Thursday, 12 March 2015


The scoreboard said 22 for 5. I picked up my gloves and stick, then walked shakily out to bat, feeling sick to the stomach, light-headed, trying to draw breath. It’s the final game of the 2008 season, my first back at Moddershall after a two-year sabbatical playing in the Nottinghamshire Premier League for Wollaton. The nausea hadn’t just popped up that instant, out of nowhere. No, the knots and wooziness had quite a backstory, a three-year fermentation process. Maybe longer. 

See, on the way out to the middle, with the whole season on the line, I had a traumatic flashback to the conclusion of the 2005 season, when we travelled to Longton for the third-last game of the season with a 17-point lead. By the time we left – scraping 53 all out in response to their 191 for 8, having been 21 for 8 – we were 4 points in arrears, the margin by which we lost the league. They had a gun side and really did a number on us, preparing a rock-hard green deck that would nullify Immy and help Alfonso Thomas (not to mention Dave Edwards, who bagged 6-fer). A terrible day. 

So there I was, three years later, walking out to the middle, 22 for 5, feeling nauseous, with two of the characters from that grim afternoon – still my worst as a cricketer – standing in the huddle, not doing a great deal to keep the glee off their faces. I didn’t expect Gareth Morris and Richard Harvey, Little Stoke’s skipper and pro, to show me sympathy, but knowing that we’d started the day needing five points to wrap up the title ought to have been enough for them not to look quite so triumphant. Or perhaps I’m misremembering, projecting my own swirling emotions onto their indifference. Like I said, I was nauseous. 

Harv (batting) and the author, two years later

Anyway, 22 for 5, season going down the pan, feeling sick, now or never – a moment when (very occasionally) you find inside yourself a strength, a resolve that you didn’t really believe you had. Or you sink, and just put it down to the odds being massively against you. 

Not long earlier, I’d looked at the scoreboard with relative contentment – we were skipping along like newborn lambs at 21 for 1 – and so set off on a lap of the pitch. I made it just past the Scotch pines before the second wicket fell. Then another one tumbled before I could extricate myself from a conversation. We cannot be throwing this away, surely. I needed to strap my mums-and-dads on, pronto. 

I think part of the sheer unpleasantness of these minutes – once I’d faced a couple of balls, been out there a couple of overs, re-normalised my breathing, got my head round the situation, the nausea dissipated quickly – was borne of the fact that almost everyone (outside the team, anyway) thought we had the title sewn up. In the bag. Five points from one game? Easy! I mean: easy, right? That’s 175 runs. Or 10 wickets. Or 150 runs plus 2 wickets. Or 125 runs plus 4 wickets. Or 100 runs plus 6 wickets. Or 75 runs – and even this seemed a fair way off at 22 for 5 on a snake pit – and 8 wickets. As anyone who played in Moddershall 1st XI’s final game of last season at Blythe will tell you, five points from one game is a fairly straightforward affair. Walk in the park.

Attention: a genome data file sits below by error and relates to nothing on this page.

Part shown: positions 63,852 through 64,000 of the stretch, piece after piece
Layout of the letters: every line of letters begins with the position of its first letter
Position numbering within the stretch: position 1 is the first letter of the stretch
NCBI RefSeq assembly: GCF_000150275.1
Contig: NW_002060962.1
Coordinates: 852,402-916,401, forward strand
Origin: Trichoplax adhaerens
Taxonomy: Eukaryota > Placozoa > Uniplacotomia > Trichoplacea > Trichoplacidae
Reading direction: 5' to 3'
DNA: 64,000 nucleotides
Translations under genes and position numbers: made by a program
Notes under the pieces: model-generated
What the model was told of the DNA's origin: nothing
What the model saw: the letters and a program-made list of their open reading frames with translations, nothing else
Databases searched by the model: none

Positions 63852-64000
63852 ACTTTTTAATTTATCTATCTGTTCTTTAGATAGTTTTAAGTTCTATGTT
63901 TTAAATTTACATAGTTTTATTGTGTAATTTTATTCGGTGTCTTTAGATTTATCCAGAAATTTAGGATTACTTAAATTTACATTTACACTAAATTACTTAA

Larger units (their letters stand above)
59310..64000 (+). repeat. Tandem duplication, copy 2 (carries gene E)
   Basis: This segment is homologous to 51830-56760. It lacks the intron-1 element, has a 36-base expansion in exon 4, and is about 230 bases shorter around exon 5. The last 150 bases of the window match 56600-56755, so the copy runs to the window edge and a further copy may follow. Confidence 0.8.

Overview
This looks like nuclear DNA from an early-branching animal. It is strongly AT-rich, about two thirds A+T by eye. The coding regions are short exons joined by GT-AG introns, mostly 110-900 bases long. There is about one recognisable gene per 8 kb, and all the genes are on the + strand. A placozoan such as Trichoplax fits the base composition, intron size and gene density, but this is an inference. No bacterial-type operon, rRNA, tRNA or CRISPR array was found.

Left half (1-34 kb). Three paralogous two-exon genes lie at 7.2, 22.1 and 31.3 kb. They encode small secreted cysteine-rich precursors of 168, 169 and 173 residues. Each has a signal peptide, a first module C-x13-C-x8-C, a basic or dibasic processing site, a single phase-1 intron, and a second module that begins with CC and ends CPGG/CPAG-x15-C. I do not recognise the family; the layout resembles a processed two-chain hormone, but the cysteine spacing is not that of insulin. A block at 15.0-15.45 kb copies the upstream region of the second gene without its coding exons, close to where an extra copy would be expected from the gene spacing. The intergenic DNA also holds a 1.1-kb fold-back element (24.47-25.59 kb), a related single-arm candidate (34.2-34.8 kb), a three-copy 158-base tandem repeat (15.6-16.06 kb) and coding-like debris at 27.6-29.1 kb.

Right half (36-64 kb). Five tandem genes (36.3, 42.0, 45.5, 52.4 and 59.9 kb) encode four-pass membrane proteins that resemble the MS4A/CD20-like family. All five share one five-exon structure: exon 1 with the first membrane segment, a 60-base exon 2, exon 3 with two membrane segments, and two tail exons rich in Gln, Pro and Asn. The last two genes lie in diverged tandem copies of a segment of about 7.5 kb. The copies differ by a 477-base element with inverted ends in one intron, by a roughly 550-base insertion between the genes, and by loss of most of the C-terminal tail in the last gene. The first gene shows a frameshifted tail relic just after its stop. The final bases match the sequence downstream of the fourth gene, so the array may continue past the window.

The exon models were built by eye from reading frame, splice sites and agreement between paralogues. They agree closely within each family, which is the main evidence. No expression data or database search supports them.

5 points from one game? Piece of cake!
It wouldn’t be quite right to call me a pessimist (I thought we’d win it … at least on Friday night, I did) but it would be downright negligent of a captain not to be aware of a worst-case scenario, to figure out its likeliness, and to react accordingly. Thinking about such a scenario gave me a sense of certainty that we were being far too prematurely congratulated. Seductive words, destructive consequences. Indeed, when the previous round of matches was completely abandoned (us hanging around at a completely waterlogged Wood Lane until we were 100% sure every other game in the division had been called off), The Sentinel’s cricket correspondent, assuming a 21-point lead over Leek with one match to go was pretty much job done, offered to shake my hand in congratulation. I refused, of course. That would have been tempting fate. Hubris. 

Here is how that worst-case scenario had played out in my mind: it batters down with rain all week (which it had done the previous week); the rain gets under our covers and saturates the pitch (which was standard); we lose the toss, get shoved in on a sticky dog, get ourselves rolled for not many (relegated Barlaston had bowled us out for 76 in our previous home game, although we skittled them for 62 in reply); we end up losing comfortably as the wicket eases – a wicket that, in any event, would be terrible for a leg-spinning pro. Well, guess what happened (there may have been a few clues in the preceding text)?